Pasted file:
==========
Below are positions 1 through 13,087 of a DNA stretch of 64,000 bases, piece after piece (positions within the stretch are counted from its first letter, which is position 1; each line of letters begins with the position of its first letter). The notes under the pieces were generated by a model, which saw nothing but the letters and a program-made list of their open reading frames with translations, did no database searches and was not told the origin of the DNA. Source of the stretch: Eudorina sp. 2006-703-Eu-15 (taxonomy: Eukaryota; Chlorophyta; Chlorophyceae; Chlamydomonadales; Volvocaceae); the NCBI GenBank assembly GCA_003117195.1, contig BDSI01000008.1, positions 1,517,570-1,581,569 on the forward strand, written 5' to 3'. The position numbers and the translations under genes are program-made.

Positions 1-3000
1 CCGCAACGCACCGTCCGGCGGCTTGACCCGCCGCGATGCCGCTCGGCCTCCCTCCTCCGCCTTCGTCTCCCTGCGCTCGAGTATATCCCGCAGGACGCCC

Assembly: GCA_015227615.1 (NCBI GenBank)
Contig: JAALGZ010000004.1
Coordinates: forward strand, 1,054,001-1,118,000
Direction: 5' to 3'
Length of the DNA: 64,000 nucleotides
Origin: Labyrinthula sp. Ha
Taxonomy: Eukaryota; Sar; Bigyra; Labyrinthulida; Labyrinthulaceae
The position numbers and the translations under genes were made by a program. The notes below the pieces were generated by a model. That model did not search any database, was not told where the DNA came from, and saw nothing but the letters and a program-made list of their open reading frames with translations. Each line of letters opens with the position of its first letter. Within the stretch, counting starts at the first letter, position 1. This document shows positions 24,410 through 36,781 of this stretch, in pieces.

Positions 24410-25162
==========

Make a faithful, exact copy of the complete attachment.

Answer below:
Below are positions 1 through 13,087 of a DNA stretch of 64,000 bases, piece after piece (positions within the stretch are counted from its first letter, which is position 1; each line of letters begins with the position of its first letter). The notes under the pieces were generated by a model, which saw nothing but the letters and a program-made list of their open reading frames with translations, did no database searches and was not told the origin of the DNA. Source of the stretch: Eudorina sp. 2006-703-Eu-15 (taxonomy: Eukaryota; Chlorophyta; Chlorophyceae; Chlamydomonadales; Volvocaceae); the NCBI GenBank assembly GCA_003117195.1, contig BDSI01000008.1, positions 1,517,570-1,581,569 on the forward strand, written 5' to 3'. The position numbers and the translations under genes are program-made.

Positions 1-3000
1 CCGCAACGCACCGTCCGGCGGCTTGACCCGCCGCGATGCCGCTCGGCCTCCCTCCTCCGCCTTCGTCTCCCTGCGCTCGAGTATATCCCGCAGGACGCCC

Assembly: GCA_015227615.1 (NCBI GenBank)
Contig: JAALGZ010000004.1
Coordinates: forward strand, 1,054,001-1,118,000
Direction: 5' to 3'
Length of the DNA: 64,000 nucleotides
Origin: Labyrinthula sp. Ha
Taxonomy: Eukaryota; Sar; Bigyra; Labyrinthulida; Labyrinthulaceae
The position numbers and the translations under genes were made by a program. The notes below the pieces were generated by a model. That model did not search any database, was not told where the DNA came from, and saw nothing but the letters and a program-made list of their open reading frames with translations. Each line of letters opens with the position of its first letter. Within the stretch, counting starts at the first letter, position 1. This document shows positions 24,410 through 36,781 of this stretch, in pieces.

Positions 24410-25162